Around the world, people use Alexa as part of their daily routines. From checking on the status of their Amazon packages to controlling the lights in their homes, customers are using Alexa to make their lives a little easier.
Other customers also share that Alexa is more than just a convenience. For example, Alexa helps Eric—who is quadriplegic—take control of his environment and gain more independence. Eric shares how he uses Alexa to make his home more accessible and carry out daily activities independently.
In Eric’s words:
When I was 20, I became quadriplegic and had to completely change the way I do things. Without being able to move my arms and legs, the way I controlled my life needed to completely change. After returning home from the hospital, I had the support of caregivers to help me with my daily activities. An incident that happened years later with a caregiver is what first brought me to Alexa.
One day, I was lying in bed while my caregiver cleaned my house. I could hear her coughing from a distance—I called out to her and didn’t get a response. I had a bad feeling, and began to worry about how to help her. I was on my laptop, so I could use that to call my mom to get her an ambulance. Thankfully she was OK, but after that happened, I had a meeting with my family and my circle of supporters. ‘In an emergency, how would I be able to call someone for help? We needed to have a solution for that.’ I started my search for assistive voice technology, and that’s when I found Alexa.
When I first got out of the hospital in 1998, my only options for assistive technology were an early service that used my breath to activate technology or very rudimentary prototypes of what would one day become technology like smart plugs. But they weren’t covered by my insurance, so they were expensive. In addition, they weren’t readily available for the average consumer—you needed a referral from your doctor to be able to purchase them. When I found Alexa, I realized how a smart device could be a total game changer for people like me. That was when I bought my first Echo Dot.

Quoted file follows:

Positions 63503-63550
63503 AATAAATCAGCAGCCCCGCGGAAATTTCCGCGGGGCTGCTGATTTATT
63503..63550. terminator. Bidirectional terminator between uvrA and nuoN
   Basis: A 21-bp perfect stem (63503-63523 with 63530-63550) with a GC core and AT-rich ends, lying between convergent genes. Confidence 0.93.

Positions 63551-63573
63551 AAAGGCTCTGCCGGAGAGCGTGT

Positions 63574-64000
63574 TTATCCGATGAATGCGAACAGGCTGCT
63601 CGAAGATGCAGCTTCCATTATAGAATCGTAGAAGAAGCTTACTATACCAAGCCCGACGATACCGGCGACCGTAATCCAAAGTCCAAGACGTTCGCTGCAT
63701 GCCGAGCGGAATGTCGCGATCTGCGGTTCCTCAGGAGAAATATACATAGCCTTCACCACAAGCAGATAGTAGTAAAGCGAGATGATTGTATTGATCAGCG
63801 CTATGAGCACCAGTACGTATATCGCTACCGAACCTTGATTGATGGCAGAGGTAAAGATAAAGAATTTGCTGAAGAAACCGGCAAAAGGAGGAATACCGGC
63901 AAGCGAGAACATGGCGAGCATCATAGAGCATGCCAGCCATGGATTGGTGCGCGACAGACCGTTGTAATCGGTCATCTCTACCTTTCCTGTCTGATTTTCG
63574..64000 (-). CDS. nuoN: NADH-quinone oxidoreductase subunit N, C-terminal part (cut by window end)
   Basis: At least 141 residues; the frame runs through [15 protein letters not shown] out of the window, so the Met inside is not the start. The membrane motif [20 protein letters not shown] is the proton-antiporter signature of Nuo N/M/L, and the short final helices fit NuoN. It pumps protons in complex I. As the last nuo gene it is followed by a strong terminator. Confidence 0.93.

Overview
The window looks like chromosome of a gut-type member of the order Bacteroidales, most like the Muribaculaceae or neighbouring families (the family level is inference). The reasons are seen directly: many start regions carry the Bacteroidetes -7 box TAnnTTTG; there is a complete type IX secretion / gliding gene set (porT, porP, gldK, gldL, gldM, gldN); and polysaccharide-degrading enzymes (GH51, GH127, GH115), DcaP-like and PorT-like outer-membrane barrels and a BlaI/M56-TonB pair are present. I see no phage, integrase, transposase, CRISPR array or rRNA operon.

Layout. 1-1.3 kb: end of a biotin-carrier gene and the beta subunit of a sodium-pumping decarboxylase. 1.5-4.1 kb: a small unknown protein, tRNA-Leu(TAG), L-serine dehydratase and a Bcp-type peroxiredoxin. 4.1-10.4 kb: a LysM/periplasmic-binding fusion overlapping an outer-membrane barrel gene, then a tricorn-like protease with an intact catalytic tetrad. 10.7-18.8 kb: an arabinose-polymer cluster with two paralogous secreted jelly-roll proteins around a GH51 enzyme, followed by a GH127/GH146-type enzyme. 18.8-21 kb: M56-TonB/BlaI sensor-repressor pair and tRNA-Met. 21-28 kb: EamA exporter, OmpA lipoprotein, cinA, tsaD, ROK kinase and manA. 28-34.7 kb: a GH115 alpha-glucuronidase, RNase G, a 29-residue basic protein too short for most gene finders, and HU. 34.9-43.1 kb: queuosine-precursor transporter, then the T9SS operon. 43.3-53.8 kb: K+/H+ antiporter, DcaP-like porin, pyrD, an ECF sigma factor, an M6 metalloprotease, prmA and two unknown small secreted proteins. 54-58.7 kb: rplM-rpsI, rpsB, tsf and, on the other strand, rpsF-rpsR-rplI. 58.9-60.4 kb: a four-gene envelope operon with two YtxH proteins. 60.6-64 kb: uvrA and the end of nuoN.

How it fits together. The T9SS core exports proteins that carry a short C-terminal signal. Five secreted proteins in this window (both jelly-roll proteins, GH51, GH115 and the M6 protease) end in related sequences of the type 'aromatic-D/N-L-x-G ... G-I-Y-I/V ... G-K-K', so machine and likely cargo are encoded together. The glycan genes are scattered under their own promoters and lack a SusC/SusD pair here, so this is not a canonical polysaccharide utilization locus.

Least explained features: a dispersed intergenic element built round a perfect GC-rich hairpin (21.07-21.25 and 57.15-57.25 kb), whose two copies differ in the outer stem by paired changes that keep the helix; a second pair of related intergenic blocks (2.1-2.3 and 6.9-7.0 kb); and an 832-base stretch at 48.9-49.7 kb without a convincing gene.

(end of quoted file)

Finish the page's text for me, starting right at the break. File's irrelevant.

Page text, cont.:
These days, I have Echo devices all over my house, and it’s been a total change for my independence. The thing I love most is how Alexa is compatible with other products on the market. I love searching on Amazon and filtering by products that are compatible with Alexa—there are so many. I have a ceiling fan that I can turn on and off while I’m lying in bed, and I can turn the lights on and off. I listen to audiobooks, I can choose my own music, and now that I have Ring cameras, I can also answer the front door and check who is there, which is just another layer of security and independence for me. I can even place products in my shopping cart on Prime and can order by using my voice.
Alexa allows me to control my own environment—it gives me more freedom, more independence, and overall, a better quality of life. And I can do it on my terms—I don’t have to wait for someone to help me. I can do what I want, when I want. With Alexa, I can do things that people might think I couldn’t do—I really love asking Alexa to turn on the coffee maker, so I can offer people a cup of coffee when they come to visit. It always surprises people that I’m able to make coffee like that.
Something I’m really passionate about is mentoring and supporting others who might be returning home from rehab—and trying to figure out how to make their lives more accessible. There’s so much information out there, and I really believe that Echo devices can be a great help to others with disabilities.
If you have a story of your own about how you use Alexa, we'd love to hear it, and we will continue sharing some of our favorite #AlexaStories. You can email us or tag us on Twitter or Instagram @alexa99 or #AlexaStories. Additionally, to learn more about how Alexa is helping people in different ways, you can watch Alexa Stories videos.